The technical aspect is something that requires special attention. But the constant changes in the progress rate of the disease is also creating troubles for it to stay updated. The sync is not always harmonious. Simultaneously, there are several players involved in the process and often their systems are ill-designed when it comes to collaborating smoothly. And updating associated software constantly would demand a hike in investment, which sometimes causes management to have their hands tied. 

The Promise of OIS

It is always enthralling to find different technologies collaborating and aiding each other to perform well. Inclusion of web-based technologies to improve performance and curb the cost is showing signs of progress for oncology information systems. Varian’s 360 Oncology, RaySearch Laboratories’ RayCare OIS and others are exploring the opportunities with these technologies. 

Artificial intelligence (AI) is proving beneficial in the healthcare sector. For instance, DeepMind and Google Health are planning to launch a new AI that would detect breast cancer at an early stage. This depends on an algorithm the companies have developed based on the sample images they have scanned. The result is quite promising as it could provide fewer errors than a radiologist. 

But it is not stopping there. Analysts from the Institute of Cancer Research in London (ICR) and the University of Edinburgh have found a way to identify the growth pattern of cancer and predict various stages to promote better treatment procedures effectively. In fact, their study has shown some successes in finding the proper mutation of the tumor. 

The next step is to provide treatment recommendations and AI is not lagging behind. Pfizer’s collaboration with IBM Watson is using Watson’s AI cognitive ability to look at a patient’s information and predict the outcome of various treatments.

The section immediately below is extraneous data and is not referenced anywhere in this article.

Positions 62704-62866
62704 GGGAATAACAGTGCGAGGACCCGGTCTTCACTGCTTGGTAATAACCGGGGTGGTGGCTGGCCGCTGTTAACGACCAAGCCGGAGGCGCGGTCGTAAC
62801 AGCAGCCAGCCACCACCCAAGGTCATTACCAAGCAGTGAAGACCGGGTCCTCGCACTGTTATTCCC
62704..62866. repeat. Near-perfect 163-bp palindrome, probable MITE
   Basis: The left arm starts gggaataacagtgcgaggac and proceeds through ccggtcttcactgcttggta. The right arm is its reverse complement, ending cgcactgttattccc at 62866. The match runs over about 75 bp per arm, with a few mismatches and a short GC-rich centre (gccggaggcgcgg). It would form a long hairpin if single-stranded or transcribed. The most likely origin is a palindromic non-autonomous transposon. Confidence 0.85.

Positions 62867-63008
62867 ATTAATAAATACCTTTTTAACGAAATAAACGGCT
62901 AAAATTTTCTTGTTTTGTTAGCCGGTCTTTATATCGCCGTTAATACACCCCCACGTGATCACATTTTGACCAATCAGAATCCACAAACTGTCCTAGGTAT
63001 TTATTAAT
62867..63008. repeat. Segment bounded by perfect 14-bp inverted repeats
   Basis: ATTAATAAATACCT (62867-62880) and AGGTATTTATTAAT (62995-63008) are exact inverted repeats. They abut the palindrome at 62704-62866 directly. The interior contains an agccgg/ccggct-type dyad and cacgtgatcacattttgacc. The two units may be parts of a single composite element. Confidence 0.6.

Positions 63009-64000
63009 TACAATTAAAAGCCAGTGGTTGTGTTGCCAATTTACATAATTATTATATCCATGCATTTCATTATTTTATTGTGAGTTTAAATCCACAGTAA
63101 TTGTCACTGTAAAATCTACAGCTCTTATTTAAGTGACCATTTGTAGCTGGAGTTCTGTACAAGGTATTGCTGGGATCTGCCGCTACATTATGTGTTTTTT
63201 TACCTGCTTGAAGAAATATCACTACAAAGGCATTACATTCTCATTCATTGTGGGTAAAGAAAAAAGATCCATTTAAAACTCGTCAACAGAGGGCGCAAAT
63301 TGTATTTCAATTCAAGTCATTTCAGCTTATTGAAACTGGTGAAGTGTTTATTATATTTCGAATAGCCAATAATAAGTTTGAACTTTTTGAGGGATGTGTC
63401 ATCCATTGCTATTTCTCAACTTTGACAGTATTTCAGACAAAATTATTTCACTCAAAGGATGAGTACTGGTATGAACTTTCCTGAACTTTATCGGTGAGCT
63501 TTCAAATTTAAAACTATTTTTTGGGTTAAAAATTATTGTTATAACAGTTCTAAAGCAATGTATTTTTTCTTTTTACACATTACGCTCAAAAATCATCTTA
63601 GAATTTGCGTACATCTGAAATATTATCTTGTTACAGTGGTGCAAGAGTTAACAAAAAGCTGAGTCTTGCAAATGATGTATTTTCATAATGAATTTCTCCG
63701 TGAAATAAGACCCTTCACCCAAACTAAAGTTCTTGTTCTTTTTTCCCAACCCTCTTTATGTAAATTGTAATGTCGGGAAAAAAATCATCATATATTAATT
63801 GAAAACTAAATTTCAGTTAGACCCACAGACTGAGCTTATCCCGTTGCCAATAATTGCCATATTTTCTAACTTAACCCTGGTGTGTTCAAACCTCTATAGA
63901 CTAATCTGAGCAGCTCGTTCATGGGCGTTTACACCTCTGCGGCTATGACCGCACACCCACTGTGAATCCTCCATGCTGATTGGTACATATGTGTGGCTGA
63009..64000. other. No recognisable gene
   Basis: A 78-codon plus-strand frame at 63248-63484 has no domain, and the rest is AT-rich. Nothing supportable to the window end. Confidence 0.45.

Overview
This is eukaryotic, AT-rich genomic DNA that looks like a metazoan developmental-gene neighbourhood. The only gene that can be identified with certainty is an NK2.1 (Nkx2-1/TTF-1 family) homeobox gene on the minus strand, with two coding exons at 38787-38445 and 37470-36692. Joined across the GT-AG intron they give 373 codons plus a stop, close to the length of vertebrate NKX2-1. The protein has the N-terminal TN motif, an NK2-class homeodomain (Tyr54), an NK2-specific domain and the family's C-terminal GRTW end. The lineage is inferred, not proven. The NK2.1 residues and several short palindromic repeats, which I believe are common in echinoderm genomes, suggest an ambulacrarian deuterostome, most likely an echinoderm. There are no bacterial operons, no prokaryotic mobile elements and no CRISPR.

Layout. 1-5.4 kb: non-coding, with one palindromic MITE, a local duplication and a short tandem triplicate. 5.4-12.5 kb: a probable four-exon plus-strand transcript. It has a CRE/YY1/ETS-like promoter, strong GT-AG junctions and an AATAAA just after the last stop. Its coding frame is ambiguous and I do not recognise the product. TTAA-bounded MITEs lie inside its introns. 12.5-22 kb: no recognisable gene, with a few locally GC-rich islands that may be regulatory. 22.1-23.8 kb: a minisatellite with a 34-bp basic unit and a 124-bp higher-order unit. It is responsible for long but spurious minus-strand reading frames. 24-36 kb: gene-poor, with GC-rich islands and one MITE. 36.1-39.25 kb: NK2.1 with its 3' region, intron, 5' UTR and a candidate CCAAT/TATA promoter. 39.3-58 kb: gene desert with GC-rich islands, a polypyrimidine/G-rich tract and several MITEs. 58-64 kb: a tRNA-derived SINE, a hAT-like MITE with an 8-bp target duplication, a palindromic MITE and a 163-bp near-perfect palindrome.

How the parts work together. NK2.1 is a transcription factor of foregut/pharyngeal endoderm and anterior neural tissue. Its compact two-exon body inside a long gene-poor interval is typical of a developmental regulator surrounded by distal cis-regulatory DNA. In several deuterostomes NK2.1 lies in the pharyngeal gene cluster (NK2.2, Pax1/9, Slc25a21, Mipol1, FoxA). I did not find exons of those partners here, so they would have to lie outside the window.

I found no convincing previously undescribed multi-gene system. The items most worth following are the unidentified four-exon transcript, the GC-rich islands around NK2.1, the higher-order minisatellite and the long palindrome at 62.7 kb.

Oncology information systems are fast becoming a part of the healthcare system that has its foundation in an intelligence-driven process. It is evident from the integration of Mosaiq’s oncology information system into Mosaiq’s Plaza. The latter’s alliance with Elekta radiotherapy systems is showing how effective oncology information systems are becoming. 

OIS Market Predictions

Global players are finding the OIS market quite promising. That is evident from the Chinese Hedy Group’s inking of the deal with Elekta cancer treatment systems that includes the much-acclaimed Mosaiq Oncology Information System and service. On the other hand, Elekta announced a deal with Institut Jules Bordet where the latter is planning to invest in Versa HD linear accelerators (linacs), an Elekta Unity MR-linac system and in the modification of Elekta Infinity linacs. This is not just exciting for cancer researchers, but also it would impact how the oncology information systems are going to perform in the coming years. Provision Healthcare’s plan to improve its proton therapy center in collaboration with RaySearch’s RayCare is a step forward in the direction of successful syncing of RayStation, RayCare and the ProNova delivery system. 

The competition to the top of the league is a promising sign for OIS. On one hand, it is ensuring the influx of funds for better research and developments. On the other, cancer research is going in new directions through effective communications between patients and service providers.


Reshu Gupta is senior web executive at Market Research Future (MRFR).

General reference: Oncology Information Systems Market Research Report – Global Forecast till 2023. Market Research Future. April 2020. https://www.marketresearchfuture.com/reports/oncology-information-systems-market-7080. Accessed April 13, 2020.